That means Democrats are increasingly speaking up in favor of expanding government control of health care rather than merely preserving the current situation. Support among liberal Democrats for a single-payer system is no longer an ideal to be longed for but a nonnegotiable demand. It is probably a given that whoever the Democrats nominate for president in 2020 will support a universal health-care system. Unions, which are still the shock troops of the Democrats, are now openly calling for their party to back some form of socialized medicine — and they are getting a hearing.

No one on the left has a plausible plan for paying for this vast expansion of a federal entitlement or any clear idea of how to deal with the havoc it would cause, but that isn't stopping Democrats from embracing a measure that goes far beyond what President Obama forced down the country's throat on a party-line vote in 2010.

Democrats know that they are riding a wave of sympathy for the idea of universal health care. After all, late-night host Jimmy Kimmel's pleas to ensure that all are covered went viral last month. But there is a difference between getting rid of or reforming an existing entitlement (the GOP's goal) and supporting socialized medicine. And that's where, amid the current Republican turmoil on Obamacare, hopes for a GOP recovery begin.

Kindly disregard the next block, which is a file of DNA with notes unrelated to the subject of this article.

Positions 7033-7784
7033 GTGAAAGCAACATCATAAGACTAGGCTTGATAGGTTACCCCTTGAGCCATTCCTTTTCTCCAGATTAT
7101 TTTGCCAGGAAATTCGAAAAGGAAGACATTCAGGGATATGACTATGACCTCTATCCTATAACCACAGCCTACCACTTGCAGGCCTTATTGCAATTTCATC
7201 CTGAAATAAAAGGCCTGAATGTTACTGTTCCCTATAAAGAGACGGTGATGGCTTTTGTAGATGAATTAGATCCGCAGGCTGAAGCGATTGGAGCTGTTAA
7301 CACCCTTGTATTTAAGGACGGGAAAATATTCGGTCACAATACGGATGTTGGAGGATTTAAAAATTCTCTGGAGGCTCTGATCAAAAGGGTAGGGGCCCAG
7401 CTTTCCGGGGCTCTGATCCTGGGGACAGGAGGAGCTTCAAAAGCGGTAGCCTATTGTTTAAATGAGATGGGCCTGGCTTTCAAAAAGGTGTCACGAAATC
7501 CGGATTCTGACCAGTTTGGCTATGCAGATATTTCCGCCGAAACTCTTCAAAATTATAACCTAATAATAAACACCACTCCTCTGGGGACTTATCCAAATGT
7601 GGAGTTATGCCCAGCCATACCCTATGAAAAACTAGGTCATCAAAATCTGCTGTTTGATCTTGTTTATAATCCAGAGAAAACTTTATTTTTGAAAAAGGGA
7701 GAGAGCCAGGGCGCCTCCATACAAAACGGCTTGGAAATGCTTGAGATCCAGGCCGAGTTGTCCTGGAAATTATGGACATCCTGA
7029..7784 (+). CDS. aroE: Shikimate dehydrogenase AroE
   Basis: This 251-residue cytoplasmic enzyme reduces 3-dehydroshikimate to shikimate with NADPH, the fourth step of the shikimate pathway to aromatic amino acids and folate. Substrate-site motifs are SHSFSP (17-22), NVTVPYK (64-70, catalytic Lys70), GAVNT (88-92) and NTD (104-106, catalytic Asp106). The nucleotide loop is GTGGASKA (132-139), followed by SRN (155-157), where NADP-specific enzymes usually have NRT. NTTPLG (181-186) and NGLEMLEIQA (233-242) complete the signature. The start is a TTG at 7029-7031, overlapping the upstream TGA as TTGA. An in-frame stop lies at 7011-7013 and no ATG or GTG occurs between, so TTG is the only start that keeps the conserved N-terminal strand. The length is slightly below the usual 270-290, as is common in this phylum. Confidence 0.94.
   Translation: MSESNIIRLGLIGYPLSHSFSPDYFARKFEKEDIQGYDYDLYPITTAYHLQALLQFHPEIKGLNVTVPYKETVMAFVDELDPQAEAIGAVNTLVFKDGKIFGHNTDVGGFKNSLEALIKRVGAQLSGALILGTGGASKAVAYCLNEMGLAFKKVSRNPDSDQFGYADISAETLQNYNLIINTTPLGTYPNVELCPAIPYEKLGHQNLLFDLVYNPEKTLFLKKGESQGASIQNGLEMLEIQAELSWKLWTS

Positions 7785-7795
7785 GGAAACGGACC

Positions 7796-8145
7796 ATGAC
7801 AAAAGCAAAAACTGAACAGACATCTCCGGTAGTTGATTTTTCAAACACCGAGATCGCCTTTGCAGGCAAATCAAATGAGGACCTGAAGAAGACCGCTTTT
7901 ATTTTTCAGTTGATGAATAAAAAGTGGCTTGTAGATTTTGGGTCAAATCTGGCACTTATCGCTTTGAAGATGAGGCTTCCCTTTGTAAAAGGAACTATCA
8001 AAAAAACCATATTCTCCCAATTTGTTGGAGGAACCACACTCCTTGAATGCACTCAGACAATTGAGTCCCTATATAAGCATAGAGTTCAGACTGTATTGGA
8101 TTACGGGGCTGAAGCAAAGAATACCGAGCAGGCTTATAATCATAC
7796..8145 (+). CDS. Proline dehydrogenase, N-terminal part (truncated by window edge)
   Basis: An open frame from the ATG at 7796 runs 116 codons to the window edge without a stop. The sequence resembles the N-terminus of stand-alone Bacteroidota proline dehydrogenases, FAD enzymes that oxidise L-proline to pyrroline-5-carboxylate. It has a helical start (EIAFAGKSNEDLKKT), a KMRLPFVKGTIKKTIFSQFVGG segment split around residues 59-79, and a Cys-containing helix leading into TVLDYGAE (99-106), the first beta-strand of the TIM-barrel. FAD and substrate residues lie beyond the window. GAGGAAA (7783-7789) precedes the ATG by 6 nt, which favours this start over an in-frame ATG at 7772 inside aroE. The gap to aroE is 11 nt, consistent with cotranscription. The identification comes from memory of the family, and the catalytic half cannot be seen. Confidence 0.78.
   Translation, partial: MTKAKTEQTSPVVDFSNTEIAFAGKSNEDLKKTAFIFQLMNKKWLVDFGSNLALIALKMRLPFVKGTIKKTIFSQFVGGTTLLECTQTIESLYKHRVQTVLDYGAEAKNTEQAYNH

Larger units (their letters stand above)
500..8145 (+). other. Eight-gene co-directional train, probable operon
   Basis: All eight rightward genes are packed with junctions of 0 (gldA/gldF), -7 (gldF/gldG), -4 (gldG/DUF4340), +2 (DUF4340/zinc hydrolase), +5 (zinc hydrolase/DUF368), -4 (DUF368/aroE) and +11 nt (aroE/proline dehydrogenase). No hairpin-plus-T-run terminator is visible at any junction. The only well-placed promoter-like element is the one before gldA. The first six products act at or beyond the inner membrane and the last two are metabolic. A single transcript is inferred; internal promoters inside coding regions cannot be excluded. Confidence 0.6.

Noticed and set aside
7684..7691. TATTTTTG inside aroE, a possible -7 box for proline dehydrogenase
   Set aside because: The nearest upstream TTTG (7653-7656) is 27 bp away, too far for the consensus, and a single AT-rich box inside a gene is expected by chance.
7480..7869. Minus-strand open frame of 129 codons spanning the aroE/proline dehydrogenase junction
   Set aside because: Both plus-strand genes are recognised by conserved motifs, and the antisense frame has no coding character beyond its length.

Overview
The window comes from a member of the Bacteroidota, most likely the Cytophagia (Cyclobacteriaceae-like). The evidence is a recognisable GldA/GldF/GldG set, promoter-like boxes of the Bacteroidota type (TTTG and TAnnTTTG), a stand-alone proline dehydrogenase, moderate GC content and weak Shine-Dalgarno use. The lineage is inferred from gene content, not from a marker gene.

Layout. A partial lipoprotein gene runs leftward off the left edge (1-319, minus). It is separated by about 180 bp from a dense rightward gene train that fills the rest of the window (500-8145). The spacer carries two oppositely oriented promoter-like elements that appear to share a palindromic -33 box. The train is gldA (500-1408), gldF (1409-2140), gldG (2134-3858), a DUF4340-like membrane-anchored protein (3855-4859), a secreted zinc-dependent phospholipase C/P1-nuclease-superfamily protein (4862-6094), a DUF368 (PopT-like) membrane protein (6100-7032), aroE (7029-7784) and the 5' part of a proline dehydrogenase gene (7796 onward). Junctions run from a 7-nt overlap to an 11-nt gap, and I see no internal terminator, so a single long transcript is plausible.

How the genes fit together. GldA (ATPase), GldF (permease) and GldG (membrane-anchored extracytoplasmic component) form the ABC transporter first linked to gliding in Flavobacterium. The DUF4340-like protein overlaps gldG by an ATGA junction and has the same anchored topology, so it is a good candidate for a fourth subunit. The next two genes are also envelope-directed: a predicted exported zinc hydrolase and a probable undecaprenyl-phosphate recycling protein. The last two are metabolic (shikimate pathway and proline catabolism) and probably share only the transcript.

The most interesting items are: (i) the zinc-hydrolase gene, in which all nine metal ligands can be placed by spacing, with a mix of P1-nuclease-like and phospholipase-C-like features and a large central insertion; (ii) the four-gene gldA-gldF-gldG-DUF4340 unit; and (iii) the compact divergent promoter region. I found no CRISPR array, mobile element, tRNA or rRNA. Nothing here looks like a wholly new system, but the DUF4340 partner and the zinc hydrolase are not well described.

At this point, beset by their seeming inability to govern and by Trump's shortcomings, Republicans have lost the focus they had in previous midterms. They know that running for re-election while defending a repeal-and-replace law that even most of their own voters don't like could be a death wish outside of the deepest red districts and states. But running against a single-payer system and socialized medicine is the potential cure for all that ails the GOP.

If the Democratic base bullies swing-district Democrats into backing a single-payer system, they will be throwing away the advantage that the Republicans' health-care-legislation problems have handed them. Liberals might believe that history is on their side, with the backlash against Obamacare being merely a bump on the road to the inevitable adoption of universal health care. But running on such a platform is the one thing that could revive a dispirited conservative base and cause it to turn out in the kind of numbers that won Congress for the Republicans. Instead of a historic opportunity to fulfill their liberal dream, single payer health-care could be the formula that ensures the GOP will hold the House in 2018.

Commentary by Jonathan S. Tobin, the opinion editor of JNS.org and a contributor to National Review Online. Follow him on Twitter @jonathans_tobin.